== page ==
This history of the thermometer includes controversy about its invention, the story of different scales, Fahrenheit and centigrade, and the history of the gradual scientific then popular understanding of the concept of temperature. Not until 1800 did people interested in thermometers begin to see clearly what they were measuring, and the impetus for improving thermometry came largely from study of the weather-the liquid-in-glass thermometer became the meteorologist's instrument before that of the chemist or physicist. This excellent introductory study follows the development of indicating and recording thermometers until recent times, emphasizing meteorological applications.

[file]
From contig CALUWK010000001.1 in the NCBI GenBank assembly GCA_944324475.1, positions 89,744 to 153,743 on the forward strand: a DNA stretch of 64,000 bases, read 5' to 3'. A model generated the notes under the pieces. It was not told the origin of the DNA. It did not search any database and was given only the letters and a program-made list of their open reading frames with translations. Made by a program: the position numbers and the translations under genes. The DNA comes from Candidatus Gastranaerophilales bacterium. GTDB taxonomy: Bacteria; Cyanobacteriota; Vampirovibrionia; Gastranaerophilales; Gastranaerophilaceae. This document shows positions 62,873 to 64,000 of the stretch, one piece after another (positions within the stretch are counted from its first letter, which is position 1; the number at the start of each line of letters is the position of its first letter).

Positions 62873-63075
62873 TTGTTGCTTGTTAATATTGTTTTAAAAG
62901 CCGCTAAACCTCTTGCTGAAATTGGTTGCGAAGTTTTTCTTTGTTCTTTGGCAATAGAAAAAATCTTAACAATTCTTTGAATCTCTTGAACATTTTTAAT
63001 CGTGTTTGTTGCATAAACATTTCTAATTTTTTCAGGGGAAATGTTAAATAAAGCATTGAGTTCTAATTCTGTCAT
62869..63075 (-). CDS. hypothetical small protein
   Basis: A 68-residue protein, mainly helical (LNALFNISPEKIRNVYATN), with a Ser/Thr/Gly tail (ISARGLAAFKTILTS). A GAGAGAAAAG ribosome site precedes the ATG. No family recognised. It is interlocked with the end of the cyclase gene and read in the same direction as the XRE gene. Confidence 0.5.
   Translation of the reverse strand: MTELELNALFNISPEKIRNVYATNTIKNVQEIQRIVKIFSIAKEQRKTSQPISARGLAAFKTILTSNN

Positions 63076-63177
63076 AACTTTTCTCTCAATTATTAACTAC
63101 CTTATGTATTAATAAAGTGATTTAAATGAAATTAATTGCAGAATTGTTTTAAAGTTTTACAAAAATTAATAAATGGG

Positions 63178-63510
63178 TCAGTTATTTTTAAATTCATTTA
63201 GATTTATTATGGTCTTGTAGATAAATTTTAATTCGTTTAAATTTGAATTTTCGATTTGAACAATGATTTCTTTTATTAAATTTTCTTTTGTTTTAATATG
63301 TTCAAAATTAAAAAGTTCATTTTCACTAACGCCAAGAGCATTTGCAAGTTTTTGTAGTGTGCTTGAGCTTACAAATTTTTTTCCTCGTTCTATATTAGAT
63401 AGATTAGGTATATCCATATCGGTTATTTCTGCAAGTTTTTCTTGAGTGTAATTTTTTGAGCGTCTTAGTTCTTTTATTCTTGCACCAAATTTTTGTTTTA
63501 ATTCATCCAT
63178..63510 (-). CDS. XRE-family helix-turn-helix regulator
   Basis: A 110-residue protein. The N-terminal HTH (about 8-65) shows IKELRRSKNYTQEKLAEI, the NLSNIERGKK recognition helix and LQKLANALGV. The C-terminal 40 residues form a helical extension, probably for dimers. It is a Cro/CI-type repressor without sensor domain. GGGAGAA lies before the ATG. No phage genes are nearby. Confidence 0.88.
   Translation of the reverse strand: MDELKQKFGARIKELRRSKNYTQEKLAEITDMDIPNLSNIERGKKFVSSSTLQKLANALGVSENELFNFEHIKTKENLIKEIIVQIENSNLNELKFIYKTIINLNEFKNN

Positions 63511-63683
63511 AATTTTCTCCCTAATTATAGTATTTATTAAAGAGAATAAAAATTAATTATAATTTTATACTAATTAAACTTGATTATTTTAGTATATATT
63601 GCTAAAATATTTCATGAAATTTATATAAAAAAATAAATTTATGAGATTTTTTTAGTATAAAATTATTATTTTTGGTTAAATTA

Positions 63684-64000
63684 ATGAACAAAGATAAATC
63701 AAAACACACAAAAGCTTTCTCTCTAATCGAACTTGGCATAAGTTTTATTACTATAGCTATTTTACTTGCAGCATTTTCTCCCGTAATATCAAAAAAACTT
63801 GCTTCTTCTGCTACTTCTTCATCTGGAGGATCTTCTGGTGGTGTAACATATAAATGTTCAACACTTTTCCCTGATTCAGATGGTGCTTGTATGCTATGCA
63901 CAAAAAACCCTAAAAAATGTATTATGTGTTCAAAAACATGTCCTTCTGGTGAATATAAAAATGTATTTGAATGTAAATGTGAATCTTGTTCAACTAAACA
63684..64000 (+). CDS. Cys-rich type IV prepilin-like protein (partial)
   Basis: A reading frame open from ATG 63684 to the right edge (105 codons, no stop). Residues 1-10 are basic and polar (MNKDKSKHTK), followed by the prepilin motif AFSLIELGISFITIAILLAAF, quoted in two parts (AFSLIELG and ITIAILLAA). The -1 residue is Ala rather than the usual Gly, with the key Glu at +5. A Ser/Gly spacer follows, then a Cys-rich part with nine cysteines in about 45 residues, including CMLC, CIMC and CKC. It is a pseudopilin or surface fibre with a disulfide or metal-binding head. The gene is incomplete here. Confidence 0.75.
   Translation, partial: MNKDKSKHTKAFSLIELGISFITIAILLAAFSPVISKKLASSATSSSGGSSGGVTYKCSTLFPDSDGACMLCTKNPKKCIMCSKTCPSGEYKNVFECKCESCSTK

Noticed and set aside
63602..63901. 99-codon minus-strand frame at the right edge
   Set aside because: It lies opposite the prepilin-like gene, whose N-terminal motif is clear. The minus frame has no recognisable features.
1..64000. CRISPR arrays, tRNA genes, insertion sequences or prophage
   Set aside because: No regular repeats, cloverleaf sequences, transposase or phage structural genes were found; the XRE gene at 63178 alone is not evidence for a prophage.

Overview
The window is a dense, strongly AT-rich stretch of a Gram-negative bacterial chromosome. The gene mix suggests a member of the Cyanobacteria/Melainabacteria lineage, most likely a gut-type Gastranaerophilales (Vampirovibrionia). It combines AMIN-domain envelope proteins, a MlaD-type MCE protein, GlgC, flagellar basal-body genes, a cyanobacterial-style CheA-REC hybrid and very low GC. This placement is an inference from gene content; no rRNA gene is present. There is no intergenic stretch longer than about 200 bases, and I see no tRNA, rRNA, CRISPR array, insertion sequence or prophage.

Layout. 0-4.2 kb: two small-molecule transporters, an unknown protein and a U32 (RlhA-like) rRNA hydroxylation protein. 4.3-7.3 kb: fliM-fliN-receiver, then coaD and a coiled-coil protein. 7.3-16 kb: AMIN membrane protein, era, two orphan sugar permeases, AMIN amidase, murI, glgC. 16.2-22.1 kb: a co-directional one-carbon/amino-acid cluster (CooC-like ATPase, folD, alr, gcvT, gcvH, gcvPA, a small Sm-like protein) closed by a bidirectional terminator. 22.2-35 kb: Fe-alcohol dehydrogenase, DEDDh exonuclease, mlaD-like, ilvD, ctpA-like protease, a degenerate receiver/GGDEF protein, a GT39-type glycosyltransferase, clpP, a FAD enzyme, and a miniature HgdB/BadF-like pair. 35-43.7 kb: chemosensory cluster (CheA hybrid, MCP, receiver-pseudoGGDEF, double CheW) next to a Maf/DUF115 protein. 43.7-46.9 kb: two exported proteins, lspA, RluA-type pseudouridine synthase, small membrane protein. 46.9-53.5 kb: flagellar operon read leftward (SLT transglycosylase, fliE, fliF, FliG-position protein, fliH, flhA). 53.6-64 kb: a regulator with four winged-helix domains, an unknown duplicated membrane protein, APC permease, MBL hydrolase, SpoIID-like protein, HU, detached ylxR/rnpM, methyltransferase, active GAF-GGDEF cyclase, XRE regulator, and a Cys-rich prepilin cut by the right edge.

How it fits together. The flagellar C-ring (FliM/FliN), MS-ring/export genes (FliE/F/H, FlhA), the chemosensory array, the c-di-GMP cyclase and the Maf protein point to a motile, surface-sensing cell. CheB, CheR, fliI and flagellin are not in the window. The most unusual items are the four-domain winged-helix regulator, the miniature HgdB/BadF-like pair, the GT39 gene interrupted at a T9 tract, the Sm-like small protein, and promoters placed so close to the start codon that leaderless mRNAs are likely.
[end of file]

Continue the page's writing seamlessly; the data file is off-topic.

W. E. Knowles Middleton (1902-88) wrote 15 books and 75 to 100 scientific papers related to the science of weather instruments and meteorological optics as well as their history. His major contribution was the book Meteorological Instruments, first published in 1953. From 1929-46, he worked for the Meteorological Service of Canada, specializing in measurement and instrumentation. After retiring, he was a professor emeritus and honorary lecturer associated with the Department of History of Medicine and Science at the University of British Columbia.